2000s when I visited Thailand and stood in immigration lines with multitudes
of PRC citizens. What communist country allowed its people to freely travel?
Every other communist state feared that its people wouldn’t return. Not Beijing.

Business relationships flourished, with executives and staff traveling both
ways. Chinese businessmen talked about how “of course” they breached
the Great Firewall. How else could they get the information they needed? They
publicly professed loyalty to the CCP. But they lived a life apart from the
deadening restrictions imposed the retrograde communist system.

Everywhere I went there were party representatives – for universities, companies,
and more. Yet their role increasingly looked nominal and symbolic. Everyone
kowtowed appropriately to CCP functionaries, but practical decisions appeared
to pass them by.

Religious liberty emerged, carefully and fitfully, but steadily. Much depended
on the province, but CCP officials, realizing that there likely were more Christians
than party members, increasingly appeared to leave believers alone if the latter
did not challenge the state. When in the PRC I attended both international and
local (official) churches. I have American friends who visited underground churches,
admittedly a much riskier venture.

There was an independent media, which could report on local misdeeds. The government
even revealed the number of demonstrations and protests across the country –
tens of thousands – which challenged local authorities. The mad Mao years appeared
to cause the CCP to create multiple safety valves through which disagreement,
anger, and dissent could be safely expressed and dissipated.

Of course, those who challenged Beijing ended up silenced and often imprisoned.
China was nowhere near a free society. However, it was much freer than the Soviet
Union, with an exit for the dissatisfied. Students told me that they wanted
to study in America and their government rarely stood in their way. Compared
to the lives of their parents and grandparents, young people enjoyed a vastly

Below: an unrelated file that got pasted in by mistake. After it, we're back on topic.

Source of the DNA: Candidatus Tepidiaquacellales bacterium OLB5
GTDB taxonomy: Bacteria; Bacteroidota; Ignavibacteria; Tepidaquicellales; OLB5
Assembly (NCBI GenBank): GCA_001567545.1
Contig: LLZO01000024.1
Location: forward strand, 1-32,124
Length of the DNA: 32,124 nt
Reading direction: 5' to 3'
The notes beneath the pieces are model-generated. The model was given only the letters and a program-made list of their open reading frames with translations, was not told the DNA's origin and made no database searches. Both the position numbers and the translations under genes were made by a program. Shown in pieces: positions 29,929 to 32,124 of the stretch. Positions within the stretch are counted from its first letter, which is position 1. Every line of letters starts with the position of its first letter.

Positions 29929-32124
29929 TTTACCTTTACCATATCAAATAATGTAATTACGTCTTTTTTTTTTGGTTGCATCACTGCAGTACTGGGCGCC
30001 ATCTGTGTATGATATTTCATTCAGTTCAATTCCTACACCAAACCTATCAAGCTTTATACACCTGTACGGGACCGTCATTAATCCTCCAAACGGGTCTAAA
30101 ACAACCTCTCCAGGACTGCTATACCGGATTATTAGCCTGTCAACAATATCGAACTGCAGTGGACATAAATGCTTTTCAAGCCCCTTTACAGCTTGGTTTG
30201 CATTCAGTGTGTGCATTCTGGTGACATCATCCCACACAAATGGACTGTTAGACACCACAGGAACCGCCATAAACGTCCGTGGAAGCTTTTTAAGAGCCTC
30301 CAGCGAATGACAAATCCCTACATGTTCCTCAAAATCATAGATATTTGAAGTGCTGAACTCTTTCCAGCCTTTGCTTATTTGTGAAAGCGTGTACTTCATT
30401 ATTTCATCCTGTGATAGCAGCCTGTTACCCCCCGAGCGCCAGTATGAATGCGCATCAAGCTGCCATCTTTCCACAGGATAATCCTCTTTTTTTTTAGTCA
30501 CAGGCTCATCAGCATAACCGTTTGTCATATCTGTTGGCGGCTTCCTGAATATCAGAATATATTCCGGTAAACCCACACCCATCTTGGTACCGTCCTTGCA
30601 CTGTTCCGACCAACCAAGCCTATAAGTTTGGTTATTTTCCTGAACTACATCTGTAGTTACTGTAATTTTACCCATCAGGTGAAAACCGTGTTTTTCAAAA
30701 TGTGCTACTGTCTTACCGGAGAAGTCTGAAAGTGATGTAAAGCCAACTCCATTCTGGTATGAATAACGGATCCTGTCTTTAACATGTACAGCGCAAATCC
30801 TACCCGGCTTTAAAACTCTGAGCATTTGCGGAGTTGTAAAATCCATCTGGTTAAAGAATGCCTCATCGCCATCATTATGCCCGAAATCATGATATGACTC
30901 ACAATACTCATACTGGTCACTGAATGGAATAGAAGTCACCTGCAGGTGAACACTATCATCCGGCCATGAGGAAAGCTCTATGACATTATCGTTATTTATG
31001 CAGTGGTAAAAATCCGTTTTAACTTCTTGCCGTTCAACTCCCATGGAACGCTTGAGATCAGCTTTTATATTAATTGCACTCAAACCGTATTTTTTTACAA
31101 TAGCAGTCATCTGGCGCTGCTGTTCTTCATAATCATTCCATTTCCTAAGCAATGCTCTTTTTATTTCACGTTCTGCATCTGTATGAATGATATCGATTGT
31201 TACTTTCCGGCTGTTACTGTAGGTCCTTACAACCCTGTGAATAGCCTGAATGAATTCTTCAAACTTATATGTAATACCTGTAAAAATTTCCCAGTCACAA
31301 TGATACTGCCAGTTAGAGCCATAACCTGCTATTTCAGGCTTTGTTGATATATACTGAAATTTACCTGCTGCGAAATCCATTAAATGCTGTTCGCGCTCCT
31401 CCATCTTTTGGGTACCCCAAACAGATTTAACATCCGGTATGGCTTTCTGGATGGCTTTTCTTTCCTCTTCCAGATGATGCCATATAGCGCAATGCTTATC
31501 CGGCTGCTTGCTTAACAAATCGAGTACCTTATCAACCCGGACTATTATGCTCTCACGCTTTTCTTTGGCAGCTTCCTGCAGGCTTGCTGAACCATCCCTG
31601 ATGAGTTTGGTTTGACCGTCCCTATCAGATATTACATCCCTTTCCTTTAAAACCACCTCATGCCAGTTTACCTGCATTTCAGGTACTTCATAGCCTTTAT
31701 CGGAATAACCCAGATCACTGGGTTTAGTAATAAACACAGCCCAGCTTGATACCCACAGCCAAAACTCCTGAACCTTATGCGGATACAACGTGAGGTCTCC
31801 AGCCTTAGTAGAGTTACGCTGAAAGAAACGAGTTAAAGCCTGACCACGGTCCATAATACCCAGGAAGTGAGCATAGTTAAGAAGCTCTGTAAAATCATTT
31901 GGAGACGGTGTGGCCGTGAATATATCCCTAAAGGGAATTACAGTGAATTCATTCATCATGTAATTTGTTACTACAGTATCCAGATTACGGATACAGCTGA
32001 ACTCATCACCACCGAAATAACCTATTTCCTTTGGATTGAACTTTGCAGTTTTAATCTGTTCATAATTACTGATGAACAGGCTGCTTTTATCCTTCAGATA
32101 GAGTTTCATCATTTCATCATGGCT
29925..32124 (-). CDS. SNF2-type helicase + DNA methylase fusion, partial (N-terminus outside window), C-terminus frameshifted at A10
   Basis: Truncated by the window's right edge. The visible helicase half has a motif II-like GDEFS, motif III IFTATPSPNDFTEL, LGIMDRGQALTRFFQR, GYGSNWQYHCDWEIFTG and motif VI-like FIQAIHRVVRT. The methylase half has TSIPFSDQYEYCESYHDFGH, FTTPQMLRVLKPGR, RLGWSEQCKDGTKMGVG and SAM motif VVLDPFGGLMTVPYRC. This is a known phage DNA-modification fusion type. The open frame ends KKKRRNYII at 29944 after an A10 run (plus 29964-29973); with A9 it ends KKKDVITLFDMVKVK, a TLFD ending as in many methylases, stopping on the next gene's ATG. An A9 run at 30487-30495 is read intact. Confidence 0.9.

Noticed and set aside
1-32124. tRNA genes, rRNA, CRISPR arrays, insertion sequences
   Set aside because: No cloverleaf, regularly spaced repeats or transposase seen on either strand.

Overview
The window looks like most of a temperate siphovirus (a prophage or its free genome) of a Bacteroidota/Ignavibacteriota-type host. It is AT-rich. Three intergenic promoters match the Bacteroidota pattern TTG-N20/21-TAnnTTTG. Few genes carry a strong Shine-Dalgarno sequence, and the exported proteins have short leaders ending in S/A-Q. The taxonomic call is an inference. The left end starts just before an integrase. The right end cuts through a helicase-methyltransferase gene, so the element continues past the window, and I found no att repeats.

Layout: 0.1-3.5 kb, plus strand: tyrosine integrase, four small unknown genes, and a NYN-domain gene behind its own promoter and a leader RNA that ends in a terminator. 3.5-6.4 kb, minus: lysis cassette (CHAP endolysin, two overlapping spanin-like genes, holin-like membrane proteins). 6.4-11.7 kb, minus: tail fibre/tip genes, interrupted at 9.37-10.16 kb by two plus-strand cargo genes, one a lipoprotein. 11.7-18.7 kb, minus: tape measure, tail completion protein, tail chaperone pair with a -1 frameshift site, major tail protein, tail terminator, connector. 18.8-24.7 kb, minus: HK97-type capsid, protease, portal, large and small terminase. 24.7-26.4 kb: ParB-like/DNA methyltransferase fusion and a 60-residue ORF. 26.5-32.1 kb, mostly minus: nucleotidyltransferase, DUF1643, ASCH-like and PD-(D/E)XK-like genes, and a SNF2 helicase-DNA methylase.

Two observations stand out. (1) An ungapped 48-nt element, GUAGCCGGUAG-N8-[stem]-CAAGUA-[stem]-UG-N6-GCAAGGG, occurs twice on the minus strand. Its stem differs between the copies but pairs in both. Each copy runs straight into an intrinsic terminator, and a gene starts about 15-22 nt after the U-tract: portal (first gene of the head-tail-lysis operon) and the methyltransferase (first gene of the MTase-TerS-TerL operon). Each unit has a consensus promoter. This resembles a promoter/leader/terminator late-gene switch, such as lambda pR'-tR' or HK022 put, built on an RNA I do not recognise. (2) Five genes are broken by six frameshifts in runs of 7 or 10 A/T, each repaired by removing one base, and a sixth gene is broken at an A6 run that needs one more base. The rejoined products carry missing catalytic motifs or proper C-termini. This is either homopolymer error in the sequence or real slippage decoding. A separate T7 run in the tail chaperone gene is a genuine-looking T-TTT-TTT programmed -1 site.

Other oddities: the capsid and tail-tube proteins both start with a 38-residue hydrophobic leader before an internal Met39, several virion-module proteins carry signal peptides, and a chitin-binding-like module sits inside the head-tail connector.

better and freer life. And much of that was thanks to Western engagement.

Unfortunately, Xi Jinping, whose family, ironically, suffered during the Cultural
Revolution, appears determined to revive Maoism. At least, he demands absolute
obedience to the CCP and exalted leader, meaning XI However, blame for that
does not fall on Western trade and commerce. XI, like Mao, demonstrates that
people matter in politics, especially in a system susceptible to one-man rule.
Mao made the CCP and then wrecked life for the Chinese people. He left the scene
and a more responsible, though still largely authoritarian, group took over.
However, among them were liberals who lost the battle over political reform.
Significantly, there were liberals in the top ranks of the party. There
probably still are. XI could well be followed by a more liberal leader. If so,
continuing contact with Americans, Europeans, and other free peoples will be
particularly important.

Today Beijing is moving rapidly in the wrong direction. XI appears to imagine
himself as Mao reincarnated. The PRC is suppressing human rights at home and
challenging international norms abroad. Yet
the future is neither frightening nor fixed.
There is much that the U.S.
should do. Policymakers should start by removing unnecessary barriers to economic
growth and innovation at home. Abroad Washington should cooperate with like-minded
states while expecting its friends to take over primary responsibility for defending
themselves. Equally important, Americans should travel to China, meet Chinese
people, engage Chinese society, and take the lead in helping to break through
the Great Firewall, empowering the PRC’s citizens to decide on their future.

Finally, policymakers should not waste their time ruing trade decisions made
years ago. As the great political theorist Dionne Warwick warned: “A fool
will lose tomorrow reaching back for yesterday.” In fact, opening the US
market and inviting China into the WTO were the right policies. America and
the PRC benefited. Both were changed for the better. More will be required to
turn China into a liberal society. But that prospect would be dimmer and more
distant absent decades of Western engagement with the PRC.

Doug Bandow is a Senior Fellow at the Cato Institute. A former Special Assistant
to President Ronald Reagan, he is author of
Foreign Follies: America’s New
Global Empire.